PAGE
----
At some point in their life, many people experience a feeling of inadequacy or uncertainty. In “The Odyssey” by Homer, one of the main characters Telemachus experiences both of these feelings. He feels that he is not good enough, especially compared to his father, Odysseus, who many people refer to as a great leader. In the beginning of “The Odyssey”, Telemachus’ home has been taken over by suitors, each with the goal of winning over his mother in hopes to marry her and become king. Telemachus is not fond of these men in his home, but does not have the confidence to get rid of them. Lastly, at this point in the story, Odysseus, Telemachus’ father, has been gone for approximately twenty years, most of Telemachus’ life. Telemachus has been told that after all those years, his father is still alive, and that he should go on a journey to find him. Telemachus has feelings of uncertainty about who his father is and how to go find him. This is when Mentor comes in. Although Mentor is a “friend-in-arms” to Odysseus and the person who Odysseus put in charge of his household, in this story, Mentor is really Athena in disguise. He acts as a sort of advisor for Telemachus, helping to encourage and support Telemachus through this difficult moment. All in all, one should take away the idea that encouragement and guidance during a crucial point in one’s life can lead to a positive outcome.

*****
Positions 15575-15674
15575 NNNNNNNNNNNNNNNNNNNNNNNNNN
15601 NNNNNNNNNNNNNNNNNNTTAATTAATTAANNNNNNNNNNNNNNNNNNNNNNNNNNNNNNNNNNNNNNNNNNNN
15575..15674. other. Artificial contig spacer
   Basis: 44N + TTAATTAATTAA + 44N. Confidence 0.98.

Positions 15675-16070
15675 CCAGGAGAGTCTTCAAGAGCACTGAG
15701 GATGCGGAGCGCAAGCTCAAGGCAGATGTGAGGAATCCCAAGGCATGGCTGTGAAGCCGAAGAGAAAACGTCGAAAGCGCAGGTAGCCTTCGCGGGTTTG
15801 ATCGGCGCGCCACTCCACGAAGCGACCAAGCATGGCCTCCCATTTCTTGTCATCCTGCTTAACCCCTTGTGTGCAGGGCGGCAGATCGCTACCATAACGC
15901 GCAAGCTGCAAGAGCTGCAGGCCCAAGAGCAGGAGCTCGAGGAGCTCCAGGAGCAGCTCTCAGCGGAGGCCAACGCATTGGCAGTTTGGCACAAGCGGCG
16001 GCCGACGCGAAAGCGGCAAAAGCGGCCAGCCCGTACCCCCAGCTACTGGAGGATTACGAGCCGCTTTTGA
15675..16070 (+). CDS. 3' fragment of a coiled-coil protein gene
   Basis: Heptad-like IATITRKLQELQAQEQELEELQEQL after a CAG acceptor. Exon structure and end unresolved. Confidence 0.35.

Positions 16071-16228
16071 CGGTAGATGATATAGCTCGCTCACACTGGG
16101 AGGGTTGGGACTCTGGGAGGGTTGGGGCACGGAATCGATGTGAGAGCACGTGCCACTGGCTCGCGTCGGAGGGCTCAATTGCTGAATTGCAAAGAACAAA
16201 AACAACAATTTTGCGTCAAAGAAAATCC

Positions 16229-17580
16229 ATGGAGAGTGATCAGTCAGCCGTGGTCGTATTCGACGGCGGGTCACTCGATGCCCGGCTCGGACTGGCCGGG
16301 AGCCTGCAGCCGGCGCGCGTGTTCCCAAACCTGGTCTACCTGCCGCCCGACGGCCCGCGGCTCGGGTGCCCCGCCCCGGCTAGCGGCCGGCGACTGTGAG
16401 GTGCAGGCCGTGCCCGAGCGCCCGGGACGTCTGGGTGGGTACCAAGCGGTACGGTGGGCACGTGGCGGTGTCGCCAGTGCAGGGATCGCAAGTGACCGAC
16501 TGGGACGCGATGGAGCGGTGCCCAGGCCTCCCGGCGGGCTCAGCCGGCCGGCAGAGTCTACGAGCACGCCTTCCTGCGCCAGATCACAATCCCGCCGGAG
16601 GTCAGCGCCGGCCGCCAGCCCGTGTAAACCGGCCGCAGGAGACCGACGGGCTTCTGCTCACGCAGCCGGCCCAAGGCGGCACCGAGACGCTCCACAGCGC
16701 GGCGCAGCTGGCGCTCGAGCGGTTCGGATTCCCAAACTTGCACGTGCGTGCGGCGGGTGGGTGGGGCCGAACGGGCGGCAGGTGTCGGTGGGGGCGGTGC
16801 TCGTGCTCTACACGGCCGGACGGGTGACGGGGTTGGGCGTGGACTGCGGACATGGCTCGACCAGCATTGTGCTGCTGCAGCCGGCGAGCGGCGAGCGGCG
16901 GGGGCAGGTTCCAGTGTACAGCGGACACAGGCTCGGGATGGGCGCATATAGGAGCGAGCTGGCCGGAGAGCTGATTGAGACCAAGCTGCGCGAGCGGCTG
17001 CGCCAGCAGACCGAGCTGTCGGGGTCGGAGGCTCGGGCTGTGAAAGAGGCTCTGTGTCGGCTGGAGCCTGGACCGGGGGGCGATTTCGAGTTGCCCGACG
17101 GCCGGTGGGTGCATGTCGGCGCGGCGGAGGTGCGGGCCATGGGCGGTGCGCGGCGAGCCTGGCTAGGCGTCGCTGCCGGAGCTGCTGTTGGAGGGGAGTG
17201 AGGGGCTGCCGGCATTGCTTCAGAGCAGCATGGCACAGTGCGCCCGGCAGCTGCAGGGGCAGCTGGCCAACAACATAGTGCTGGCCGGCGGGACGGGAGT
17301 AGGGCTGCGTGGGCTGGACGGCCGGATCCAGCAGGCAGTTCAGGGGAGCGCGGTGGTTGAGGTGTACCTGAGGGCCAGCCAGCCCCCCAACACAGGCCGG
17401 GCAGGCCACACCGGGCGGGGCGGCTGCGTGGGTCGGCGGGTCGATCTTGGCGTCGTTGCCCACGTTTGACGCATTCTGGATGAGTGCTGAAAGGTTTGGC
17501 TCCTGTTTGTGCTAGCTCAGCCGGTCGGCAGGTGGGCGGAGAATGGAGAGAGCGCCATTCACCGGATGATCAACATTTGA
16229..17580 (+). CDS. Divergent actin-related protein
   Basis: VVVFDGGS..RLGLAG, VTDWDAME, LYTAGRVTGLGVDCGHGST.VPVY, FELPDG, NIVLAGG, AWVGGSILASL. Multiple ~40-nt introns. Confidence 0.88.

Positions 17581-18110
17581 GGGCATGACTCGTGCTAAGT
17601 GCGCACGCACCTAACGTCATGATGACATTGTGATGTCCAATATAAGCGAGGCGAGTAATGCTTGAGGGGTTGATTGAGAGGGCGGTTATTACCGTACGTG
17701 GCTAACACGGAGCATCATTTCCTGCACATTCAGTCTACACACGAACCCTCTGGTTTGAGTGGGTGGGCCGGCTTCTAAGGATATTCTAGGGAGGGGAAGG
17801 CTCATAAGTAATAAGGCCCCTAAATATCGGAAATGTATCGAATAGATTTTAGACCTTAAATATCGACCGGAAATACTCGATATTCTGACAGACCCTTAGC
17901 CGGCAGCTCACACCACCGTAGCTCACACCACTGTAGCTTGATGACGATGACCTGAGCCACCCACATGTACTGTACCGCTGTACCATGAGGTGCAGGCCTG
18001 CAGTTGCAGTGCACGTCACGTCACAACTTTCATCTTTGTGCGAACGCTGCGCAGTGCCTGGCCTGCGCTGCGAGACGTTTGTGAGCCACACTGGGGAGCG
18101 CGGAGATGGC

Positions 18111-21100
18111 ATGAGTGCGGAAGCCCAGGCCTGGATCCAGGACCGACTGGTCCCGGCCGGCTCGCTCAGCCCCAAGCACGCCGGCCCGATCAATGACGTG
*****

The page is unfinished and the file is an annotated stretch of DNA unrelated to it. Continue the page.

The relationship between Telemachus and Mentor begins with Telemachus praying to the god Pallas. He prays,
Dear god, hear me! Yesterday you come to my house,
you told me to ship out on the misty sea and learn
if father, gone so long, is ever coming home …
Look how my countrymen the suitors most of ...
... middle of paper ...
...ves him instructions on what must be done to get ready and even offers to help, explaining:
But get your rations ready,
pack them all in vessels, the wine in jars,
and barley-meal the marrow of men’s bones
in durable skins, while I make rounds in town
and quickly enlist your crew of volunteers.
Lots of ships in seagirt Ithcaca, old and new.
I’ll look them over, choose the best in sight,
we’ll fit her out and launch her into the sea at once! (3. 322-329)
By giving Telemachus a specific task to complete, Athena is decreasing the stress Telemachus is feeling about this journey. This is also done by Athena assigning to herself the more difficult tasks that need to be completed, choosing a crew and a ship. The act that gives Telemachus the greatest feeling of support is that Athena is going to set sail with Telemachus, which proves helpful later in the journey.
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